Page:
Michael Bernet wrote:
and Stan Goodman added:Spelling of names was quite loose in those days. His Hebrew name may
Very likely, indeed. And if his name was Me'ir, and if he was known by
Another possibility: that it was his patronymic, and not his givenStan's theory is likely correct and surely this very lack of an
established family name, which, if Mr Meeres were indeed >from a Spanish &
Portuguese family in Amsterdam one would certainly expect him to have, is
indicative of an Ashkenazi origin?
Other listers have either quoted >from or recommended the publication JHSE
Misc. vi, which contains both the 1695 London census information as it
pertains to Jews and the burial register of the S&P Bethahaim Velho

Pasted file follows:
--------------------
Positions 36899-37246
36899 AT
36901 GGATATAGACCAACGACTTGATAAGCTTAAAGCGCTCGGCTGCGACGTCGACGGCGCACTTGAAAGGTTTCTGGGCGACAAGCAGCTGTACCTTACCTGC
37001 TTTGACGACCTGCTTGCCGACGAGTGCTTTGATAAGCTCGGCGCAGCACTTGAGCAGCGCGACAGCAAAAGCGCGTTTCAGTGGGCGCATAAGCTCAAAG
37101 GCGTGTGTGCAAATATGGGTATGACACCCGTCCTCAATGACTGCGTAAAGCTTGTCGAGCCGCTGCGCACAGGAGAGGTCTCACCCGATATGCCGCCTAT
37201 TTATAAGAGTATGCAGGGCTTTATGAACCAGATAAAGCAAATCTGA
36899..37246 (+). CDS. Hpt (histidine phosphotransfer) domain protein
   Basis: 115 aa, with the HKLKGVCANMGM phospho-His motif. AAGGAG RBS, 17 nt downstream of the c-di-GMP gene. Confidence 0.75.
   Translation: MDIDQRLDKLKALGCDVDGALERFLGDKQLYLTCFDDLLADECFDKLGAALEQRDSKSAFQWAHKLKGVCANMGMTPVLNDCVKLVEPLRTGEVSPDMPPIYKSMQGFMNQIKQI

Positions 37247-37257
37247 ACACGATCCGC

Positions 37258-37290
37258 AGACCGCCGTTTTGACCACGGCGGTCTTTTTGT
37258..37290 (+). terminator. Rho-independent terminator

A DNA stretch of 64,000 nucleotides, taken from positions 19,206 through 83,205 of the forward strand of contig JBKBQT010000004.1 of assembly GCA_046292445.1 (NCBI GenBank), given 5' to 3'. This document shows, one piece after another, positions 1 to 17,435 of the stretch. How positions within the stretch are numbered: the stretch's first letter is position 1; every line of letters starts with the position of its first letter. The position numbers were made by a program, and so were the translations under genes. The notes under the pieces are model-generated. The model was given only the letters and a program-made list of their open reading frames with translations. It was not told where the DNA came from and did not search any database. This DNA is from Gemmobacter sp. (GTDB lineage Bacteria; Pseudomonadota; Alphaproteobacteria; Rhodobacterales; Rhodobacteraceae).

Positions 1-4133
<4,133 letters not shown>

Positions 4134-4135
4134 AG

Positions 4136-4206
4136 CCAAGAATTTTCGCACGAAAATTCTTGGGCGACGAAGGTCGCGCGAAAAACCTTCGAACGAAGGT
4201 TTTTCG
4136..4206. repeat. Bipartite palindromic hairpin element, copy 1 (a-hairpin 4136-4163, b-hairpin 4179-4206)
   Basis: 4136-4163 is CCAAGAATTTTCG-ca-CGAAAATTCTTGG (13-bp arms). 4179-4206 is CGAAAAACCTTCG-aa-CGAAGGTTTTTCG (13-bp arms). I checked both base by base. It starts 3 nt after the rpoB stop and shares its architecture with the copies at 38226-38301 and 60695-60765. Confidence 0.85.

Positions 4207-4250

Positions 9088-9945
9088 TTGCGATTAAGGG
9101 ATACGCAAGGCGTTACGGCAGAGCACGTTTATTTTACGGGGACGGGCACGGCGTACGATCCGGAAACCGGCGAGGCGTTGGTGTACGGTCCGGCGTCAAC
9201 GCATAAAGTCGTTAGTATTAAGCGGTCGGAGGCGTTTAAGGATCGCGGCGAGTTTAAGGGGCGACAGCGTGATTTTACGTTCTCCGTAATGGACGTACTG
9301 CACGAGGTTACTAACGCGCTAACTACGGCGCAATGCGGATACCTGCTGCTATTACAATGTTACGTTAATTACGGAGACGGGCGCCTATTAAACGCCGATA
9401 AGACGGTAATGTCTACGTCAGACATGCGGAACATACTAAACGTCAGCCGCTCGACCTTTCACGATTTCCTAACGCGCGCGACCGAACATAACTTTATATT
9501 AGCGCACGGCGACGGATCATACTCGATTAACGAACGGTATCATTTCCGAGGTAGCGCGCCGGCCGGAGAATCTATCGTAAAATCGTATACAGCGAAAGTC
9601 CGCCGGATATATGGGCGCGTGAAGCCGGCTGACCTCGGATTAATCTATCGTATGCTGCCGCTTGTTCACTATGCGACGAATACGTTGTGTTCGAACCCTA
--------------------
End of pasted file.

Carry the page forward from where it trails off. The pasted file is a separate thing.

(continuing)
(1657-1733). The census does indeed list 5 families of MEERES (noting that
two of them are probably not Jewish) and in fact suggests that the
remaining three are Ashkenazim rather than Sefardim and this would seem to
tally with the lack of any MEERES burials in the S&P old cemetery.
So, how did Mr. Meeres know enough Spanish to translate? Michael Bernet is
probably spot-on in suggesting that the Ashkenazi Me'ir had had close
contact with the Spanish & Portuguese community in Amsterdam, London or
even further afield (Curacao possibly?) and thus picked up a language very
useful to his economic and social advancement within the Atlantic trading
network of the western Sephardi Diaspora.
David A Reed